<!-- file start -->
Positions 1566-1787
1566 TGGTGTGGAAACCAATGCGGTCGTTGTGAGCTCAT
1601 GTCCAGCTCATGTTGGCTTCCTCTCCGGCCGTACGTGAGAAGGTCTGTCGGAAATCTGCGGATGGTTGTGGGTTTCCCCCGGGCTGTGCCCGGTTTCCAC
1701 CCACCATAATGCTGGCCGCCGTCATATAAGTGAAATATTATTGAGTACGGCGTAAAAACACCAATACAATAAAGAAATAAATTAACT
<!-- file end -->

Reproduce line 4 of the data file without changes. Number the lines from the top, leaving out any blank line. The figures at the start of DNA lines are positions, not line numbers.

1701 CCACCATAATGCTGGCCGCCGTCATATAAGTGAAATATTATTGAGTACGGCGTAAAAACACCAATACAATAAAGAAATAAATTAACT